This book, commemorating the second year of the Sesquicentennial of the Civil War, is a sequel to “1861 Life in the Shenandoah Valley”. A journal, letters and news articles portray a vivid view of life in New Market and the Valley during the second year of the Civil War. Military campaigns, casualties, and camp life cross paths with civilian life when children, cattle and corn are sacrificed for the Confederate cause. Discover how the Henkel, Coiner, and Miller families were involved in the war when life was interrupted by the invasion of yankees and by Jackson’s Campaign.
This collection of Family related documents gives the reader not only an understanding of the Civil War in the Shenandoah Valley but a real life understanding of the family, their emotions, trials and troubles.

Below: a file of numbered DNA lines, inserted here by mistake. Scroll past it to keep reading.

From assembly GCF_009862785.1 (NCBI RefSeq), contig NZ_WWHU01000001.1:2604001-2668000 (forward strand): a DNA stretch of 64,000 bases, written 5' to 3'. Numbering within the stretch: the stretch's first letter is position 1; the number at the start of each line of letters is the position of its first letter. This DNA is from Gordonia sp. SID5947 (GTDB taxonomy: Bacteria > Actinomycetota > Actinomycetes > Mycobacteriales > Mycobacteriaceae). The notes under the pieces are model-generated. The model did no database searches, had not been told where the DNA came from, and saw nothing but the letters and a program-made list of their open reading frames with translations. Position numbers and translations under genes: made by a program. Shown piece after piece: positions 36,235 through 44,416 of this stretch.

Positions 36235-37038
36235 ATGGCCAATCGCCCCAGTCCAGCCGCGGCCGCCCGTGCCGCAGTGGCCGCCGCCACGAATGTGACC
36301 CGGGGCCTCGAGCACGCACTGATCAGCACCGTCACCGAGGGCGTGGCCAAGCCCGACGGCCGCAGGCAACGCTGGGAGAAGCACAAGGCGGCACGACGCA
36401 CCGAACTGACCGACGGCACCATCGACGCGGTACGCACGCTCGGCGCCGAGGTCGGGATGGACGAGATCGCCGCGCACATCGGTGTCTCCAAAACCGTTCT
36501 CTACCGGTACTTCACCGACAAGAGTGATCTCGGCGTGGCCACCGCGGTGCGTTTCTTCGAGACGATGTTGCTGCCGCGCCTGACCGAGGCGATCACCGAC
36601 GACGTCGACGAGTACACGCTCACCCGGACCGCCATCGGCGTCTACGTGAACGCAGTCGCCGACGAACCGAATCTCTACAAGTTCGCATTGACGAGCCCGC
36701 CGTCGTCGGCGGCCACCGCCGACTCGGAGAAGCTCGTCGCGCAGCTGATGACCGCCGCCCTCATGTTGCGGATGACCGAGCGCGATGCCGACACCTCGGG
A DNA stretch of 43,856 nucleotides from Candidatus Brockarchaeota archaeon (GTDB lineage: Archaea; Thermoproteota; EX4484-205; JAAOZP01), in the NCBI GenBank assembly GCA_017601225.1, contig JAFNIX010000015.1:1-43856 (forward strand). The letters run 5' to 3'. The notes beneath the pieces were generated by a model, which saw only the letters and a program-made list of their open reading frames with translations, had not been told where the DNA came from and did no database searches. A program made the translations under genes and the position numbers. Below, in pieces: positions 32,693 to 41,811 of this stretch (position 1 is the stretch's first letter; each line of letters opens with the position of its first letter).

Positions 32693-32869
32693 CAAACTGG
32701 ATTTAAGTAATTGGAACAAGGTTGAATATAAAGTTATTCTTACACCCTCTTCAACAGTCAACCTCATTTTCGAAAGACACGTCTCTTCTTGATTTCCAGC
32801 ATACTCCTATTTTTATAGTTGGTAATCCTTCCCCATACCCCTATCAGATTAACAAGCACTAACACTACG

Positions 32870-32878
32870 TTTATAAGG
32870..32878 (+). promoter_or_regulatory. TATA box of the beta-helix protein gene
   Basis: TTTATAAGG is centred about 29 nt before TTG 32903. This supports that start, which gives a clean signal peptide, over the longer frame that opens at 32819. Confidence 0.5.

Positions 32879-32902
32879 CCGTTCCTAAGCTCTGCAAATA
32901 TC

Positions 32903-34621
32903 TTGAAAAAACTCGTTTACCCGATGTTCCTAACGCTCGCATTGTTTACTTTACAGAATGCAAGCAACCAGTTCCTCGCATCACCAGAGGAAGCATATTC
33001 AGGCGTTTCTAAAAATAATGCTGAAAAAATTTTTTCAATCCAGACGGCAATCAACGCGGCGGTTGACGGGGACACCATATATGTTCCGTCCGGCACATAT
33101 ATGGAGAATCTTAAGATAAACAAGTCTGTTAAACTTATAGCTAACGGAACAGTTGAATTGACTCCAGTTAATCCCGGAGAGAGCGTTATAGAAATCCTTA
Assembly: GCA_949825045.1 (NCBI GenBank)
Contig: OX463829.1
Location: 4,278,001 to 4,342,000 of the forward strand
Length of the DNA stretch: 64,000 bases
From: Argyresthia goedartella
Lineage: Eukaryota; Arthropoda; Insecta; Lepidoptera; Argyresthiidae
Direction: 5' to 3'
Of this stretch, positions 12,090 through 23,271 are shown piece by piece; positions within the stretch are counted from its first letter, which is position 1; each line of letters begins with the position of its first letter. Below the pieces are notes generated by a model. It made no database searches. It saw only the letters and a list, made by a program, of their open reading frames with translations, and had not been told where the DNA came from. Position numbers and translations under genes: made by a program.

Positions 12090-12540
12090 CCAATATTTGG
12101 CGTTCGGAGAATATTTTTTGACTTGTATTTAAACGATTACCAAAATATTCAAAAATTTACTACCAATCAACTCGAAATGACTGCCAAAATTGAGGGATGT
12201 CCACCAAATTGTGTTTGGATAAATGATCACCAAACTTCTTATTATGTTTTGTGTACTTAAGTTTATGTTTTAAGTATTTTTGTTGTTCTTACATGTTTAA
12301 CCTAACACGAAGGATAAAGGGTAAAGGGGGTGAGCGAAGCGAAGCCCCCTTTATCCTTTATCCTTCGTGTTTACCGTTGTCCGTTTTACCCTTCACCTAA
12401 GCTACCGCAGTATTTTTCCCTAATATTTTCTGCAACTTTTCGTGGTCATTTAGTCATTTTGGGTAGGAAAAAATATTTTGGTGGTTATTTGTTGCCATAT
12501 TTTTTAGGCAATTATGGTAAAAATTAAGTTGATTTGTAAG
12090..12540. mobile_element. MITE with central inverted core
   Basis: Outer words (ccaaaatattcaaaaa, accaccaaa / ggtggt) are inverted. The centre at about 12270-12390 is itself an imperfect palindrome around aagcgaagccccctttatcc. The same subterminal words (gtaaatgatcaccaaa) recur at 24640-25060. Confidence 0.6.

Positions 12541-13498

The compilers of this text are descendants and possess enough material to publish a volume for each year of war and intend to do so. May God richly bless them for their perseverance and hard work which adds greatly to our knowledge of our history which is too quickly vanishing.
These titles, 1861, 1862, 1863, 1864, & 1865 are priceless as first person accounts. The mill journals are now in the possession of the Library of Virginia. All of Dr. Caspar Hinkle’s letters are in the possession of the National Library of Medicine.